Monday, September 22, 2008

Emerging Authors Want to Know!

Hello, my name is Emma Larkins and I'll be running a feature called Emerging Authors Want To Know! I'm just starting out on the path to publishdom (and, hopefully, to making a living as a professional writer someday) so you can imagine I have a lot of questions on my mind.

Dear Exalted Editors,

My first question is based on an event that heaped a whole lot of stress on me - my first story submission to a literary magazine. I had the usual worries about whether the editors would like the story or not, and whether there was anything I could have done to improve the flow or the character interactions. But the one thing that truly terrified me, that made my finger quake as I pressed the submit button, was this - what if I hadn't formatted my submission correctly?

I'd like to hear it straight from the experienced editors here - how important is correct formatting? I already know that spelling and grammar mistakes can easily get a story thrown on the slush pile, but what about the formatting requirements unique to this industry that aren't taught to us in grammar school? Am I supposed to use Courier New, Courier Old, Courier Ancient? Are there editors out there with magnifying glasses trying to deduce whether I've used 11 point font or 11.5? Will my story automatically be rejected if one of my quotation marks is not straight, but instead (gasp!) curved?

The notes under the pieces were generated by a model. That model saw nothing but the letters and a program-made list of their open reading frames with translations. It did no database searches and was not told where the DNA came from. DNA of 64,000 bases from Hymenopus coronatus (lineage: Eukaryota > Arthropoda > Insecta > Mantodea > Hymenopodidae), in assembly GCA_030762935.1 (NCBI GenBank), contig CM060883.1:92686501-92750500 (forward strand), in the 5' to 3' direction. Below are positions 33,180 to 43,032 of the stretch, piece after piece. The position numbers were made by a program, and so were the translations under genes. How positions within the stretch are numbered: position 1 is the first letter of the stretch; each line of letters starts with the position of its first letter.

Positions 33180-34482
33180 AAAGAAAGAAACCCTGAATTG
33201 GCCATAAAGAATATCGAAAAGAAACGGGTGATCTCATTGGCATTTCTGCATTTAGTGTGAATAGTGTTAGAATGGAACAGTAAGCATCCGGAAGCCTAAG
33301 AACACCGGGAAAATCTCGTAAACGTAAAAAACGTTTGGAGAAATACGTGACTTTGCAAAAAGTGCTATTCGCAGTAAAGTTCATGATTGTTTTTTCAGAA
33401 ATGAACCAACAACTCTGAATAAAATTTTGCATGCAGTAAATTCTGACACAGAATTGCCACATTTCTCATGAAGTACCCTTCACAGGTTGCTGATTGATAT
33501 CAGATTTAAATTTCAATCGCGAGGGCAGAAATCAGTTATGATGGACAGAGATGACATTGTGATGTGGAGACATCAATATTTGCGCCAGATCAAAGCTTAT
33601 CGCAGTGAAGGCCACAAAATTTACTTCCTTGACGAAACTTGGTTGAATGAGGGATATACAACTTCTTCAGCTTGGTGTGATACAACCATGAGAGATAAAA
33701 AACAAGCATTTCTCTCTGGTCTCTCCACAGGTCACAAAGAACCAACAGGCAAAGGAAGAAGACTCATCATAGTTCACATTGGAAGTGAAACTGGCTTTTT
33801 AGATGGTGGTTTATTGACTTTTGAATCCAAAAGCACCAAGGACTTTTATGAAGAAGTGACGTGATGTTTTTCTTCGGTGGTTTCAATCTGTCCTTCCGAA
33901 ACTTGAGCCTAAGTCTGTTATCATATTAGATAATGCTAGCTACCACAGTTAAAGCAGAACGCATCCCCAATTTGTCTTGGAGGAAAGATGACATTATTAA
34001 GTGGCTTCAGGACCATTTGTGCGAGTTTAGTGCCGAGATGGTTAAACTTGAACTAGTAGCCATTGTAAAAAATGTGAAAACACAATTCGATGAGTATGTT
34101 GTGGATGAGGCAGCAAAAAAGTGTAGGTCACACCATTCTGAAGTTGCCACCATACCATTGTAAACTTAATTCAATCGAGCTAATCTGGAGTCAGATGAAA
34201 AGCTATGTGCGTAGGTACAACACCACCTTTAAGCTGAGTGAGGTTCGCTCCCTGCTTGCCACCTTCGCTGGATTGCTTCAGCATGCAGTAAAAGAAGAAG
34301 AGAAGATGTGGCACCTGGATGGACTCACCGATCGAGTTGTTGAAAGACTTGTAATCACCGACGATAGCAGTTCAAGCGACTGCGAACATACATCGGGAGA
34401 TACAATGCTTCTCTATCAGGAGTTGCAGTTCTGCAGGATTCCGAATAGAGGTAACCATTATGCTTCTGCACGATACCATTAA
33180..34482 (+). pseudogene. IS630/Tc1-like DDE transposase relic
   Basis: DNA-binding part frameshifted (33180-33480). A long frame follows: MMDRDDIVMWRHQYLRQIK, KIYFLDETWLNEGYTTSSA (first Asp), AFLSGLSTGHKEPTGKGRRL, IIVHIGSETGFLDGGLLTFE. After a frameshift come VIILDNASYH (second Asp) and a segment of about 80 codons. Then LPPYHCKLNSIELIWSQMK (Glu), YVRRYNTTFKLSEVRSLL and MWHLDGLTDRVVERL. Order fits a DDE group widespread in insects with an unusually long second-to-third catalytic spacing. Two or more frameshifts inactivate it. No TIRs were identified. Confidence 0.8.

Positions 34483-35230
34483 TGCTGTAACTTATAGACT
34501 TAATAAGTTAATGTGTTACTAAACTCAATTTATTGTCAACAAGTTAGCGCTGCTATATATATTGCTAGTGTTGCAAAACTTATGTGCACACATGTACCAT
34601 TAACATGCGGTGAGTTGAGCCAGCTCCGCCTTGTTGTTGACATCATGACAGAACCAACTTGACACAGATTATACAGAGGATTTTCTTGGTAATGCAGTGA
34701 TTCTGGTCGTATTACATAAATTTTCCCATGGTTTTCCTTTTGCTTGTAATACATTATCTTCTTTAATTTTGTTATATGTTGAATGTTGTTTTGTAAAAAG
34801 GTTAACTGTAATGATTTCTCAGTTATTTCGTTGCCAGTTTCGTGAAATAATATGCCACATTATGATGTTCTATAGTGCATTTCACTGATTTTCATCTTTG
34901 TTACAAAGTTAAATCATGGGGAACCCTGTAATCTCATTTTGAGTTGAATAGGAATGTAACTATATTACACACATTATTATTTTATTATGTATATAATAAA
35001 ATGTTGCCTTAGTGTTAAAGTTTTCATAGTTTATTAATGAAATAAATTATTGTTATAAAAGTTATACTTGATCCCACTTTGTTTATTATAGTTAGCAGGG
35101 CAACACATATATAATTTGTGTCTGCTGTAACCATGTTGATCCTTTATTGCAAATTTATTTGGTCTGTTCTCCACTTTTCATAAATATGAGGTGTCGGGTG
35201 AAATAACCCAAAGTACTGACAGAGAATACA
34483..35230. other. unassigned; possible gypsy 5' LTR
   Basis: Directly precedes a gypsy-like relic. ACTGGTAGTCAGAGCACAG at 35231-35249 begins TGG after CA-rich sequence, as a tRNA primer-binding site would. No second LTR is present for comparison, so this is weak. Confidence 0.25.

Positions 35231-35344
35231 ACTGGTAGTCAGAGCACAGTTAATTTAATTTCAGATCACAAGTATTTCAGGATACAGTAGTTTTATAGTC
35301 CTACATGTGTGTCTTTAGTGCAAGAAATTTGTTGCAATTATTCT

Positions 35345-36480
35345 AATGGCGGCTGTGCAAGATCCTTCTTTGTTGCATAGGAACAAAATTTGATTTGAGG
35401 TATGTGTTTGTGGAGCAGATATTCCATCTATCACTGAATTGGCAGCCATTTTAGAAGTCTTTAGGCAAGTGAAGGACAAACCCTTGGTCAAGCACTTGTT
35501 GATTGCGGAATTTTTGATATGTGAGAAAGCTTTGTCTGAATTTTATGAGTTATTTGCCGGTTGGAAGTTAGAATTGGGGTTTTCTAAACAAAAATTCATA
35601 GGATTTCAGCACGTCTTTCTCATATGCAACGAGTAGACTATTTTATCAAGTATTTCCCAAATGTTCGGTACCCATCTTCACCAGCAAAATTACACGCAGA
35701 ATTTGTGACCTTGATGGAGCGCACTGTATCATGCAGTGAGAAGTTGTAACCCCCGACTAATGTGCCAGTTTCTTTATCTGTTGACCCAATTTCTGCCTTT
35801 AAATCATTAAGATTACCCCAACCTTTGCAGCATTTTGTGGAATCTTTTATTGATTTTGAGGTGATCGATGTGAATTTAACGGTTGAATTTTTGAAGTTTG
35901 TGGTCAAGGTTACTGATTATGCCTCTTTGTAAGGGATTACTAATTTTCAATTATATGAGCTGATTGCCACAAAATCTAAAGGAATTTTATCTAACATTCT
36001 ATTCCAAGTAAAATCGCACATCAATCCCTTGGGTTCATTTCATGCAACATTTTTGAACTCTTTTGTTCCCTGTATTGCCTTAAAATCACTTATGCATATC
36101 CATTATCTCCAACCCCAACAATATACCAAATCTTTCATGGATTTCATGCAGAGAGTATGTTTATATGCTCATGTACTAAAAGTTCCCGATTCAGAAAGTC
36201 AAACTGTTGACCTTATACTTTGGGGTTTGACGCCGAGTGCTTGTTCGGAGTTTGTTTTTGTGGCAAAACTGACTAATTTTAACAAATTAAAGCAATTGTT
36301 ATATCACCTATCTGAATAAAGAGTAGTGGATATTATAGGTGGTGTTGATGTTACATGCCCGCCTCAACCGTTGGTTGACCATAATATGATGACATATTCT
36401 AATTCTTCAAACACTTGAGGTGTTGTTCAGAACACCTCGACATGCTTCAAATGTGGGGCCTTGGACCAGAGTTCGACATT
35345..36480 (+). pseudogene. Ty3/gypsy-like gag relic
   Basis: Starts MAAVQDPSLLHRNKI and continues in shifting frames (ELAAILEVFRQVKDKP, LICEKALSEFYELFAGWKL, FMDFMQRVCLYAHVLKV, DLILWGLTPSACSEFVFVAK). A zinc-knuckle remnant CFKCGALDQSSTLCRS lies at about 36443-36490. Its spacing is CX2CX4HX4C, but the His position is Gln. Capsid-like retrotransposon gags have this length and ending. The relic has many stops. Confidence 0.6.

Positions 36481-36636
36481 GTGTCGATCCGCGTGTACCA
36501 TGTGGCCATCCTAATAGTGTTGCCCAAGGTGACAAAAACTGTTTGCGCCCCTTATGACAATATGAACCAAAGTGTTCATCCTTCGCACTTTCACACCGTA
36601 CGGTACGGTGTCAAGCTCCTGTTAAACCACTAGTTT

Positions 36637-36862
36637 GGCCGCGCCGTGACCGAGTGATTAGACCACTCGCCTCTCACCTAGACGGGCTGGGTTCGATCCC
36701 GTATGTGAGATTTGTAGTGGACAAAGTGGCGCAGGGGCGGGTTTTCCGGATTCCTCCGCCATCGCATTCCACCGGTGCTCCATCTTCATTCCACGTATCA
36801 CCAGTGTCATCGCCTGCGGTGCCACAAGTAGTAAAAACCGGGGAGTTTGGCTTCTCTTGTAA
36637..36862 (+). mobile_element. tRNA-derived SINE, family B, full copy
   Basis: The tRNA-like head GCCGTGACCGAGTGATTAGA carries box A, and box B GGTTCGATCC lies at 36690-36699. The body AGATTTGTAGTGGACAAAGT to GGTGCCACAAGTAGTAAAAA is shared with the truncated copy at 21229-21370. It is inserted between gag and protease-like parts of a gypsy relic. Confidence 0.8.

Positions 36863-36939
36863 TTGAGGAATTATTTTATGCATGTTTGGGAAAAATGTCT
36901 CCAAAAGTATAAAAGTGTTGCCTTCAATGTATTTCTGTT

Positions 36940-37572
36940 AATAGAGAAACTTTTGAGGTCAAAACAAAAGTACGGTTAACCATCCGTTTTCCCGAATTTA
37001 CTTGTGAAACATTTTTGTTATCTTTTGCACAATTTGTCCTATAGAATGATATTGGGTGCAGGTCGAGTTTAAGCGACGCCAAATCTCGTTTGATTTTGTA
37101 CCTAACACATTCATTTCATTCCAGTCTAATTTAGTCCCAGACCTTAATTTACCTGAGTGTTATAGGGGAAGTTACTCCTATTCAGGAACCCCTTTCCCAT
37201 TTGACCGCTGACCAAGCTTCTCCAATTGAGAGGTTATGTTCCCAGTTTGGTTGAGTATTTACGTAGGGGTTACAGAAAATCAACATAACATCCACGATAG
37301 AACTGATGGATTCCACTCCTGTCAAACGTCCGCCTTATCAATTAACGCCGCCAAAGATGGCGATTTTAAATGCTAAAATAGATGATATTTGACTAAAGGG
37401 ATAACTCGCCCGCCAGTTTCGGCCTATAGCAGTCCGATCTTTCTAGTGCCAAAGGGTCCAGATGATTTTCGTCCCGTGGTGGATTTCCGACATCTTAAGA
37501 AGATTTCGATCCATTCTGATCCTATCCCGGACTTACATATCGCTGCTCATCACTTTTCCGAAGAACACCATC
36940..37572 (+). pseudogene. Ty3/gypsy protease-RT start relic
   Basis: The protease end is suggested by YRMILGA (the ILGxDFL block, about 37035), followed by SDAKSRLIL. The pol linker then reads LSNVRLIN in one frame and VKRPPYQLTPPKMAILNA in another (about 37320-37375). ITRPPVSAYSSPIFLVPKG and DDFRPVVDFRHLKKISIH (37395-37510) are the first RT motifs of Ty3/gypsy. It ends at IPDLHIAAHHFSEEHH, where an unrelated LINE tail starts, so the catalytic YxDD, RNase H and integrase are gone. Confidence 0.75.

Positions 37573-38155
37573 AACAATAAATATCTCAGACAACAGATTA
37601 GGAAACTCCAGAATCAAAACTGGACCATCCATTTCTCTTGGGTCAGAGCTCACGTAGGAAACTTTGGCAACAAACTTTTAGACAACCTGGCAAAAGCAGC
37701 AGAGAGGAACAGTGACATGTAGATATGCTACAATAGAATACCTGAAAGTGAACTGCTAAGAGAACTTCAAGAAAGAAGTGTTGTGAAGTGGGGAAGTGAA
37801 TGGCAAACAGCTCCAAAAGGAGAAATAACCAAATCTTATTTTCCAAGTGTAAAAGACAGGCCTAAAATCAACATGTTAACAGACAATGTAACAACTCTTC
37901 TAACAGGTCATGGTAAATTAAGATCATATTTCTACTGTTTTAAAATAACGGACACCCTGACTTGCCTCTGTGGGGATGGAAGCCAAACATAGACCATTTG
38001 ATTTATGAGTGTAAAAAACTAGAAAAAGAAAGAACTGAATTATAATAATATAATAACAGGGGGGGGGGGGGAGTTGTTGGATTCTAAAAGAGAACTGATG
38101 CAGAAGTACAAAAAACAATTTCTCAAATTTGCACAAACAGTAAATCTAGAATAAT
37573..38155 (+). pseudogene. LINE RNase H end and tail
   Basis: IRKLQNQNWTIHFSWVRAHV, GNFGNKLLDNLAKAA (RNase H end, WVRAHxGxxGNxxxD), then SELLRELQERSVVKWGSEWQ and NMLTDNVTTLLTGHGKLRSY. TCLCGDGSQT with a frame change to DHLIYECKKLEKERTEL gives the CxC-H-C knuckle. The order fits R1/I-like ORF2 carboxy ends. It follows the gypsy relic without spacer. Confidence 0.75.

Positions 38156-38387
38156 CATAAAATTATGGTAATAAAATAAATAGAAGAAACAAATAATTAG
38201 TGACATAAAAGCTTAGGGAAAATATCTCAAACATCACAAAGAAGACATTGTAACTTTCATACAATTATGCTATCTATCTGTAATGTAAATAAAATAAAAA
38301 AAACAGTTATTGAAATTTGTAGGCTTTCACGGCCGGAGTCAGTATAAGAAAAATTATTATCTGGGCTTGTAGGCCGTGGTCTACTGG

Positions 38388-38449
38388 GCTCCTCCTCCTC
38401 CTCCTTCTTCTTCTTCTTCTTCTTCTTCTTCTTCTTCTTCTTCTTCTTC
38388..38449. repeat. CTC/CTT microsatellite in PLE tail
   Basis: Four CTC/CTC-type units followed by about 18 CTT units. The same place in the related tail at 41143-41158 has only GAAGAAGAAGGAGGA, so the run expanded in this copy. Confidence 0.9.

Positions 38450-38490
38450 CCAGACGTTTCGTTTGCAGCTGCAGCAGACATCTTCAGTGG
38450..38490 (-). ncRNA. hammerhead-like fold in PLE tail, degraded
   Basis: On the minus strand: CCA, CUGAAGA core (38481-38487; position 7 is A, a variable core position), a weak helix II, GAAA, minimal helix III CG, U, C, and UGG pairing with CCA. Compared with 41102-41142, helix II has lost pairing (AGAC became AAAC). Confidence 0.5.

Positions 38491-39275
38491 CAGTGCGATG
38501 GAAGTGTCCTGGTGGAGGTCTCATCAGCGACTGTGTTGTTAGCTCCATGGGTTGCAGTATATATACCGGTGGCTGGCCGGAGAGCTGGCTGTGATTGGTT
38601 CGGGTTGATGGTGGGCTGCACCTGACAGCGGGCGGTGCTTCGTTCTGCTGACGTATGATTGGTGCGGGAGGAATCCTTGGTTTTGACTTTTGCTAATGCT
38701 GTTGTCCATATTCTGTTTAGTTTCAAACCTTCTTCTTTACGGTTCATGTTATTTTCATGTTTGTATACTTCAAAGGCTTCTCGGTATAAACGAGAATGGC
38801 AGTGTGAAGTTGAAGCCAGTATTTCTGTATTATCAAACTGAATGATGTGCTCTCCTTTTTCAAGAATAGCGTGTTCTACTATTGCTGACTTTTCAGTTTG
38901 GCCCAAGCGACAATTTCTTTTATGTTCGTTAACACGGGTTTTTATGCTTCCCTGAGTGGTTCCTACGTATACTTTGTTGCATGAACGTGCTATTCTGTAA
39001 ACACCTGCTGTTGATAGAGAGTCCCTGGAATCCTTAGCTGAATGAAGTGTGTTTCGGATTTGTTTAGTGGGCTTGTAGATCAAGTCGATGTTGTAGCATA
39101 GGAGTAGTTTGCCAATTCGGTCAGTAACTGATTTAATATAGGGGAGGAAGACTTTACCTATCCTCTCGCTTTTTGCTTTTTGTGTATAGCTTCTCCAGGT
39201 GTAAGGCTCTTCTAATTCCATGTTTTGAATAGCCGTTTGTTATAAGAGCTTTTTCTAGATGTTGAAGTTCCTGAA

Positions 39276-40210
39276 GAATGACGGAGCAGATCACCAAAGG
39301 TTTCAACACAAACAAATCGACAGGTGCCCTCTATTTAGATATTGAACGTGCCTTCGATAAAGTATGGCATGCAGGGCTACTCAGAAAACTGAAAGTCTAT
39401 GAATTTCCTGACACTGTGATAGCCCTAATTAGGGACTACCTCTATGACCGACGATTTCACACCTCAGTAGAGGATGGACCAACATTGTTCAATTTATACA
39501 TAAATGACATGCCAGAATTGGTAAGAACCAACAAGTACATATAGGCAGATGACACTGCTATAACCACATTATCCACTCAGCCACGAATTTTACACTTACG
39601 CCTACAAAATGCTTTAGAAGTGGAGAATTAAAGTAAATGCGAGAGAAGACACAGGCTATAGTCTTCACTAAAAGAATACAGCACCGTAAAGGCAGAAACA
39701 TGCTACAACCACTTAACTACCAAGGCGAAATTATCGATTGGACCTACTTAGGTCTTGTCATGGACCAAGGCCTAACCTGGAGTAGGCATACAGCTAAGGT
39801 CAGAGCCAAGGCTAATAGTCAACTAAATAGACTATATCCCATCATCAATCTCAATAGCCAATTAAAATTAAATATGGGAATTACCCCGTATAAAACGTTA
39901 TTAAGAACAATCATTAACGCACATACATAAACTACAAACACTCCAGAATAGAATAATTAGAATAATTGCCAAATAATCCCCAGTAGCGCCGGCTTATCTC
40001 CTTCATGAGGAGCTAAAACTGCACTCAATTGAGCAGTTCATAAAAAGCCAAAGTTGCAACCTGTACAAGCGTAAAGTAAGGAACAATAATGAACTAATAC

Dani: Well, first Emma, did the contest/magazine itself state specific requirements for your entry? Follow those to the letter, no ifs, ands, or buts. They gave you rules for one reason - to follow.

Maryann: Even though it can sometimes be a pain to find and follow all the formatting requirements for different places, it is worth the trouble. An editor once told me that because of the sheer volume of sumissions he receives, he looks for any excuse to pass on a manuscript and go on to the next. I also heard the same thing from a reader at a major film studio. So, yes, adhering to the format requirements is a must.